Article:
Conference paper

Jendoubi Bedhiafi T, Ebbels T, 2020, Integrative analysis of time course metabolic data and biomarker discovery, BMC Bioinformatics, Vol: 21, ISSN: 1471-2105

BackgroundMetabolomics time-course experiments provide the opportunity to understand the changes to an organism by observing the evolution of metabolic profiles in response to internal or external stimuli. Along with other omic longitudinal profiling technologies, these techniques have great potential to uncover complex relations between variations across diverse omic variables and provide unique insights into the underlying biology of the system. However, many statistical methods currently used to analyse short time-series omic data are i) prone to overfitting, ii) do not fully take into account the experimental design or iii) do not make full use of the multivariate information intrinsic to the data or iv) are unable to uncover multiple associations between different omic data. The model we propose is an attempt to i) overcome overfitting by using a weakly informative Bayesian model, ii) capture experimental design conditions through a mixed-effects model, iii) model interdependencies between variables by augmenting the mixed-effects model with a conditional auto-regressive (CAR) component and iv) identify potential associations between heterogeneous omic variables by using a horseshoe prior.ResultsWe assess the performance of our model on synthetic and real datasets and show that it can outperform comparable models for metabolomic longitudinal data analysis. In addition, our proposed method provides the analyst with new insights on the data as it is able to identify metabolic biomarkers related to treatment, infer perturbed pathways as a result of treatment and find significant associations with additional omic variables. We also show through simulation that our model is fairly robust against inaccuracies in metabolite assignments. On real data, we demonstrate that the number of profiled metabolites slightly affects the predictive ability of the model.ConclusionsOur single model approach to longitudinal analysis of metabolomics data provides an approach simultane

Journal article

Gibson R, Lau C, Loo RL, Ebbels T, Chekmeneva E, Dyer A, Miura K, Ueshima H, Zhao L, Daviglus M, Stamler J, Van Horn L, Elliott P, Holmes E, Chan Qet al., 2019, The association of fish consumption and its urinary metabolites with cardiovascular risk factors: The International Study of Macro-/Micronutrients and Blood Pressure (INTERMAP), American Journal of Clinical Nutrition, Vol: 111, Pages: 280-290, ISSN: 0002-9165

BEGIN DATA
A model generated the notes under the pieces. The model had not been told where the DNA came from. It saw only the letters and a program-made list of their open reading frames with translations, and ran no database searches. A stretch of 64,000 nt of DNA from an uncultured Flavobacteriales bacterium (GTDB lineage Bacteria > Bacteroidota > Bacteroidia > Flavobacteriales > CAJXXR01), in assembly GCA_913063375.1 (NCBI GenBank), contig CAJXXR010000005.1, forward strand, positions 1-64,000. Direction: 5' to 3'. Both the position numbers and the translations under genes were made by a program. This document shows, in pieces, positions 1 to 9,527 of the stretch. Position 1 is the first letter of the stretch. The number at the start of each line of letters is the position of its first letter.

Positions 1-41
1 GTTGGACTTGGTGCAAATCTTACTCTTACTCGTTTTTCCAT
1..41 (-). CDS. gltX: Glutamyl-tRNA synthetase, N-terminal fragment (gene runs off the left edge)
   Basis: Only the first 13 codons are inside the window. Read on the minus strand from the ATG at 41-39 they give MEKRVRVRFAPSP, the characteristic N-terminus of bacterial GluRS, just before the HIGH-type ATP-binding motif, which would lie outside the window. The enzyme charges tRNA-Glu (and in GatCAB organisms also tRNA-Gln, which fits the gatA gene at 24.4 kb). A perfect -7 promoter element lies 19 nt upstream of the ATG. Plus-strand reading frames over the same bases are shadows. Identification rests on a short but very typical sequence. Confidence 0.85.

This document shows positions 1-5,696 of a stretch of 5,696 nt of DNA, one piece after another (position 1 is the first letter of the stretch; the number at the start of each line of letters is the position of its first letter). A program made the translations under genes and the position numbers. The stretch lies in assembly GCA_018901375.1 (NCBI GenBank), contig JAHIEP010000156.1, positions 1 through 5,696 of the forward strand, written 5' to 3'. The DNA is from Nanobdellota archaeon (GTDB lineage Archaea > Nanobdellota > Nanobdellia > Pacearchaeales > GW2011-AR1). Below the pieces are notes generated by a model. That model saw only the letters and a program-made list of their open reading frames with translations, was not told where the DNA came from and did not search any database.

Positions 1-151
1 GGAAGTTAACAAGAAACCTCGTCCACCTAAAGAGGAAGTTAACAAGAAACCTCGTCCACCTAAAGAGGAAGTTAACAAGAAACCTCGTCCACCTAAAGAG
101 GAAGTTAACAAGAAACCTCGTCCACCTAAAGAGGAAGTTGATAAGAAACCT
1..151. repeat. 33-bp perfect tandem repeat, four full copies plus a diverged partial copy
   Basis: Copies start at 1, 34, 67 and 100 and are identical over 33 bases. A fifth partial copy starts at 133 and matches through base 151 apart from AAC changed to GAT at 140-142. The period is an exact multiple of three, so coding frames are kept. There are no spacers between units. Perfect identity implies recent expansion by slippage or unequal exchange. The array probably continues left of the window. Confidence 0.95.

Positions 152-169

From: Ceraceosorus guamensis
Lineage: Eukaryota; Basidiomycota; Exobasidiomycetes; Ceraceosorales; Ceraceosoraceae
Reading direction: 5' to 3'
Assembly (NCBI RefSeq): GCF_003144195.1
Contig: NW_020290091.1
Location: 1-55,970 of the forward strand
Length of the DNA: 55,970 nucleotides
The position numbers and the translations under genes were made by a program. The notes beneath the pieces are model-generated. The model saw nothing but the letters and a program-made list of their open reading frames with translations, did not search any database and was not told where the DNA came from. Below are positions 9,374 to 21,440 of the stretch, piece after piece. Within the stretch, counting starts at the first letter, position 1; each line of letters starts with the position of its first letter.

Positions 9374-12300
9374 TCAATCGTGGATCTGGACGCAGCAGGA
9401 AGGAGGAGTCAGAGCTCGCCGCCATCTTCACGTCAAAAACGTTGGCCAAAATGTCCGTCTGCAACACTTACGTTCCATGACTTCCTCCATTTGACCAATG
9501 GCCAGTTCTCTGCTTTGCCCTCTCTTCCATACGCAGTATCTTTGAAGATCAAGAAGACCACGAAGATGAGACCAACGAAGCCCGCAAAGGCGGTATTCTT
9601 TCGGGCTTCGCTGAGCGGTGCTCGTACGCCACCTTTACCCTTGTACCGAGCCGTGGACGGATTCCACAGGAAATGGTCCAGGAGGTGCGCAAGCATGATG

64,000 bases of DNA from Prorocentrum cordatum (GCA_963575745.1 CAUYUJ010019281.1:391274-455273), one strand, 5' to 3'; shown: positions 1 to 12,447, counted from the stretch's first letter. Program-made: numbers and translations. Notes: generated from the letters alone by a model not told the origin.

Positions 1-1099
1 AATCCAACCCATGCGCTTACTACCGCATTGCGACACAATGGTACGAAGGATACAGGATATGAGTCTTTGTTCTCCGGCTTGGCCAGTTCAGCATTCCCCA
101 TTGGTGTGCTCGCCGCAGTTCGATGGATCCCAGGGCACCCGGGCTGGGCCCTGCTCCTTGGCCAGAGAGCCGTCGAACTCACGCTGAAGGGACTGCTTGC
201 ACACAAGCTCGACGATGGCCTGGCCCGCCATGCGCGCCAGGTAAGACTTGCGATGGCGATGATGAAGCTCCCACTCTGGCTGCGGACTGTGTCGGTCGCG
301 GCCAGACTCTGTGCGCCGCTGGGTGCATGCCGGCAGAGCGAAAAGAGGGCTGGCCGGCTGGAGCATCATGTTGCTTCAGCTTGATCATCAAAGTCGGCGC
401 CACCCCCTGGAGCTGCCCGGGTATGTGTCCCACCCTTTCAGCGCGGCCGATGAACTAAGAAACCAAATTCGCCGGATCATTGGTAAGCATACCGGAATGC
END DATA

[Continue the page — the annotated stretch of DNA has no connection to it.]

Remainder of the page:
BackgroundResults from observational studies regarding associations between fish (including shellfish) intake and cardiovascular disease risk factors, including blood pressure (BP) and BMI, are inconsistent.ObjectiveTo investigate associations of fish consumption and associated urinary metabolites with BP and BMI in free-living populations.MethodsWe used cross-sectional data from the International Study of Macro-/Micronutrients and Blood Pressure (INTERMAP), including 4680 men and women (40–59 y) from Japan, China, the United Kingdom, and United States. Dietary intakes were assessed by four 24-h dietary recalls and BP from 8 measurements. Urinary metabolites (2 timed 24-h urinary samples) associated with fish intake acquired from NMR spectroscopy were identified. Linear models were used to estimate BP and BMI differences across categories of intake and per 2 SD higher intake of fish and its biomarkers.ResultsNo significant associations were observed between fish intake and BP. There was a direct association with fish intake and BMI in the Japanese population sample (P trend = 0.03; fully adjusted model). In Japan, trimethylamine-N-oxide (TMAO) and taurine, respectively, demonstrated area under the receiver operating characteristic curve (AUC) values of 0.81 and 0.78 in discriminating high against low fish intake, whereas homarine (a metabolite found in shellfish muscle) demonstrated an AUC of 0.80 for high/nonshellfish intake. Direct associations were observed between urinary TMAO and BMI for all regions except Japan (P < 0.0001) and in Western populations between TMAO and BP (diastolic blood pressure: mean difference 1.28; 95% CI: 0.55, 2.02 mmHg; P = 0.0006, systolic blood pressure: mean difference 1.67; 95% CI: 0.60, 2.73 mmHg; P = 0.002).ConclusionsUrinary TMAO showed a stronger association with fish intake in the Japanese compared with the Western population sample. Urinary TMAO was directly associated with BP in the Western but not the Japanese popula